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On Loving -- poetry by Karen Zhao

Never have I

dreamed you caught between

the corners and long

sweeps of stanzas,

but again I

thwart myself. My heart and

liver leavening with

such hollowness. God,

I want to swallow the parts

of you I’ve never known. As if

I would then remember

you as more than the imprint

of your face in snow, tender

my belated piety. In my dreams,

I walk past the graves of

my ancestors. Nothing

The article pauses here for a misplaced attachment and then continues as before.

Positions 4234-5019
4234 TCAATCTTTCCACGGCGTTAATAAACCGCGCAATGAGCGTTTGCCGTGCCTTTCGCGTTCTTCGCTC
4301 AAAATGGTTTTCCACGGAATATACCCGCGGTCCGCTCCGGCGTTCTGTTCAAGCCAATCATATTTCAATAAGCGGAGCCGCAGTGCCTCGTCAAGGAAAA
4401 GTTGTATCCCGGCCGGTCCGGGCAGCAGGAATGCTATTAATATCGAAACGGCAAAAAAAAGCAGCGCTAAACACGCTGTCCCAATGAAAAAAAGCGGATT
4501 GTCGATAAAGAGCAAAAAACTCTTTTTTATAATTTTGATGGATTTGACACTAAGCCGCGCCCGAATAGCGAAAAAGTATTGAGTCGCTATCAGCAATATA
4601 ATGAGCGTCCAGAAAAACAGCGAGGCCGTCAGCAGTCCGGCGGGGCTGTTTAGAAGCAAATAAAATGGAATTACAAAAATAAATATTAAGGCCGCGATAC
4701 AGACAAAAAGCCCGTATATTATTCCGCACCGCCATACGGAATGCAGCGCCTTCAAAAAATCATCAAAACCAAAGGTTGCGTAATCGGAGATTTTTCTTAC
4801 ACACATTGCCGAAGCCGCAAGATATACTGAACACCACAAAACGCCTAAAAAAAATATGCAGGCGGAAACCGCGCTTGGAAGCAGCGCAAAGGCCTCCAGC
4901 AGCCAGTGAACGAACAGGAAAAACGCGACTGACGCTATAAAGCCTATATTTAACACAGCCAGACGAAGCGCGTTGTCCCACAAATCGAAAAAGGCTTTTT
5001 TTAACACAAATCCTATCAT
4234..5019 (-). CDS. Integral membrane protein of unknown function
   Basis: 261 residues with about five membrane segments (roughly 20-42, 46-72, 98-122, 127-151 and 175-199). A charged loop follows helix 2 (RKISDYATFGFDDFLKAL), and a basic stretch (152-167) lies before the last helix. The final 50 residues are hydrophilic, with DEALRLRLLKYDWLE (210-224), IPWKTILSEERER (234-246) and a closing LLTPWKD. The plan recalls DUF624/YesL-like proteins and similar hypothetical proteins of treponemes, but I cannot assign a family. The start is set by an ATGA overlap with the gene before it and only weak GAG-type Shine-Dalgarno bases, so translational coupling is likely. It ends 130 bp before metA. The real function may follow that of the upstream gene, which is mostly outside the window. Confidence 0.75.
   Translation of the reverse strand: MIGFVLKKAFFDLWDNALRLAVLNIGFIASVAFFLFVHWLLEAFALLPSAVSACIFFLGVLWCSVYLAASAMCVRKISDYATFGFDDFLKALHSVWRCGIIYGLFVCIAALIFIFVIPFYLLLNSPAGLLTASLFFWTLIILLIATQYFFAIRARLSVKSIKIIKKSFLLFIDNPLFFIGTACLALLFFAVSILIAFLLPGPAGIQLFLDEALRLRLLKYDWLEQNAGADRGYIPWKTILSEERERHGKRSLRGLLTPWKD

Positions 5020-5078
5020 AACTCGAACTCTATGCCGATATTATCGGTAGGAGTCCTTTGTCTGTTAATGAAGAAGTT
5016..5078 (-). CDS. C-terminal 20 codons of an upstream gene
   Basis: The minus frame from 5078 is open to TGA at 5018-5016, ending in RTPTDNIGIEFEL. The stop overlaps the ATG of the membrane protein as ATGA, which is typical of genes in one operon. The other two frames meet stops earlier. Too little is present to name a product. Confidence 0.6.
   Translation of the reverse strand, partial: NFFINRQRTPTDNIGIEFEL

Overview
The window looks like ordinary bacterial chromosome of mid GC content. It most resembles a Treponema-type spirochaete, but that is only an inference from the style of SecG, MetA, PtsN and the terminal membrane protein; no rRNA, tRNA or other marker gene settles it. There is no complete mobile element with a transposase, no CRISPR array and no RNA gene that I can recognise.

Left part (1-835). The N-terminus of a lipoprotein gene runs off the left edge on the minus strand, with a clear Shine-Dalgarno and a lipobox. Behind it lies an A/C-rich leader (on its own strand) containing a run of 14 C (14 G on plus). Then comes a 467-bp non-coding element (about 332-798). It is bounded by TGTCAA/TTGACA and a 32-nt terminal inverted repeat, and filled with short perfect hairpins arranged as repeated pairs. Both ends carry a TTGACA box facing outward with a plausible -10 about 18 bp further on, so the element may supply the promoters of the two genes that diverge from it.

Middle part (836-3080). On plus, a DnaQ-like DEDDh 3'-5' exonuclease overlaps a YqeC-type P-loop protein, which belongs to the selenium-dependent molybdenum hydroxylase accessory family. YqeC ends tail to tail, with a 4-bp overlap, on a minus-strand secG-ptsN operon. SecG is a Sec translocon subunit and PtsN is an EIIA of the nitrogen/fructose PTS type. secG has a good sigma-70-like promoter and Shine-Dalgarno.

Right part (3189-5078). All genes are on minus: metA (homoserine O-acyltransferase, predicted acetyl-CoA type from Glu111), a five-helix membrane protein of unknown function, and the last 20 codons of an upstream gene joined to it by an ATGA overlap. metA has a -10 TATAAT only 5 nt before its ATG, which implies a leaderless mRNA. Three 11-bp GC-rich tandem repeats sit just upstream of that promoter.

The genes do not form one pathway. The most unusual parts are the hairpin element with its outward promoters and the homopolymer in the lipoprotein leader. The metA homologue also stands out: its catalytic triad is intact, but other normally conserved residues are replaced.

stays. Footsteps quiet on

sand, afloat through wind.

But you looked at me like I

was your heart or liver. I suppose

I was—molded by the cosmos

before I was your flesh and

blood. Your greetings,

praises so warm even

when I flinched at

your touch. Even when I

laid bare my


And I,

I confess—

Your hair, face, voice

had already slipped half-

way through my

hands until my father told me

that you,

you with the last of your voice, asked

Is my granddaughter well?


Karen Zhao is a high school senior from California. She edits for Cathartic Lit and Farside Review. When she’s not writing, she can be found watching movies or attempting to sew.

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